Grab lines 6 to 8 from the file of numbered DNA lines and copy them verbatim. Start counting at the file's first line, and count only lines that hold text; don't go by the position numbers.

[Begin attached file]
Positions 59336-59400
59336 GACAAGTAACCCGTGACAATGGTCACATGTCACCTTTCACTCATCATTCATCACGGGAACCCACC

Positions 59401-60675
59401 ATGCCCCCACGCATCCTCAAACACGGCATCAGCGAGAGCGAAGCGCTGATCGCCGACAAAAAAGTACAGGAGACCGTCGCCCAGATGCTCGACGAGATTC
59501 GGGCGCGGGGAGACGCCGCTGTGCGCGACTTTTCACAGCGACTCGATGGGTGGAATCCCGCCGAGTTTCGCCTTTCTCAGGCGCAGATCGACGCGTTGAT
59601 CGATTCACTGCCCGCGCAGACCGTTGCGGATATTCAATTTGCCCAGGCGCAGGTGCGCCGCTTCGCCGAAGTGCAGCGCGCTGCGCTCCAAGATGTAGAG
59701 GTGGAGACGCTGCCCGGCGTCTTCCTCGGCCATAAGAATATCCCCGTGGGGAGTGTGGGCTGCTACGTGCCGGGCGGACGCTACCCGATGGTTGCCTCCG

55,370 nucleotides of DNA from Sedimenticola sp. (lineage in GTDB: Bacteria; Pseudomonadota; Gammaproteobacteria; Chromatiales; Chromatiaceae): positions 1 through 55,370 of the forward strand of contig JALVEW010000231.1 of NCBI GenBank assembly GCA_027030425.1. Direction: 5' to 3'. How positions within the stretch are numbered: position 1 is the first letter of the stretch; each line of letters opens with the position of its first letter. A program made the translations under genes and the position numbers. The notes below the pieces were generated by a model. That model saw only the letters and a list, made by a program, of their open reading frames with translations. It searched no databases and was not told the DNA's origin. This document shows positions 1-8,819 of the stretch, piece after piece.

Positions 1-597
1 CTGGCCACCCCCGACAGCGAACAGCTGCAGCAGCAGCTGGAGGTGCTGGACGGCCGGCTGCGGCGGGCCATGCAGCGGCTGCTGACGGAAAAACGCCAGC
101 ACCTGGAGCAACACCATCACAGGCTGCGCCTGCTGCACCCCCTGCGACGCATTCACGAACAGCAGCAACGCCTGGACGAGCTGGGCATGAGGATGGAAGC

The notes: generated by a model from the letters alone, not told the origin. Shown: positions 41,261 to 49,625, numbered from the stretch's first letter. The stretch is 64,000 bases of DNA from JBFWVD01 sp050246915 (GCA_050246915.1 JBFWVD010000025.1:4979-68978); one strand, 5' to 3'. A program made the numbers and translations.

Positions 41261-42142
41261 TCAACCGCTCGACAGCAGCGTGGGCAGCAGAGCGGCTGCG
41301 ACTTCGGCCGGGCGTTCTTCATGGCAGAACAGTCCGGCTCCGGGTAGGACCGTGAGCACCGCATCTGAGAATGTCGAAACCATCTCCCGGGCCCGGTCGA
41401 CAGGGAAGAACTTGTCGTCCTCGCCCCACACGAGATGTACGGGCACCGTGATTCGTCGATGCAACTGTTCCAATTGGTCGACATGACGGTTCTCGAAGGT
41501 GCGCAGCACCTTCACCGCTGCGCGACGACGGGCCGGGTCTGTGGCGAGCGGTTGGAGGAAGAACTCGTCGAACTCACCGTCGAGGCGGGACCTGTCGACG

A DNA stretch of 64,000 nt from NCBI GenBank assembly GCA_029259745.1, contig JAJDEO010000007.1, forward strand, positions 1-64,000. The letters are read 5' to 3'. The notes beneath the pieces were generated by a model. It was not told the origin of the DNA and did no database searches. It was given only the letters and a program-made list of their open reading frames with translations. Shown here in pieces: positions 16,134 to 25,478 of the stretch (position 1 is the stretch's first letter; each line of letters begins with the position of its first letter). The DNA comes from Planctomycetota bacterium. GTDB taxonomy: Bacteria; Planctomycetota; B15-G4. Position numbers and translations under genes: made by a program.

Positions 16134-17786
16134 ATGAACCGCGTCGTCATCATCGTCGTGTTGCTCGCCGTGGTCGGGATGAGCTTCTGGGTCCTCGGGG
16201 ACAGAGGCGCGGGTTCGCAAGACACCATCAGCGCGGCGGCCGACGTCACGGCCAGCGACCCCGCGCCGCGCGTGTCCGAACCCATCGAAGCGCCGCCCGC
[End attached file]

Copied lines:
59601 CGATTCACTGCCCGCGCAGACCGTTGCGGATATTCAATTTGCCCAGGCGCAGGTGCGCCGCTTCGCCGAAGTGCAGCGCGCTGCGCTCCAAGATGTAGAG
59701 GTGGAGACGCTGCCCGGCGTCTTCCTCGGCCATAAGAATATCCCCGTGGGGAGTGTGGGCTGCTACGTGCCGGGCGGACGCTACCCGATGGTTGCCTCCG

55,370 nucleotides of DNA from Sedimenticola sp. (lineage in GTDB: Bacteria; Pseudomonadota; Gammaproteobacteria; Chromatiales; Chromatiaceae): positions 1 through 55,370 of the forward strand of contig JALVEW010000231.1 of NCBI GenBank assembly GCA_027030425.1. Direction: 5' to 3'. How positions within the stretch are numbered: position 1 is the first letter of the stretch; each line of letters opens with the position of its first letter. A program made the translations under genes and the position numbers. The notes below the pieces were generated by a model. That model saw only the letters and a list, made by a program, of their open reading frames with translations. It searched no databases and was not told the DNA's origin. This document shows positions 1-8,819 of the stretch, piece after piece.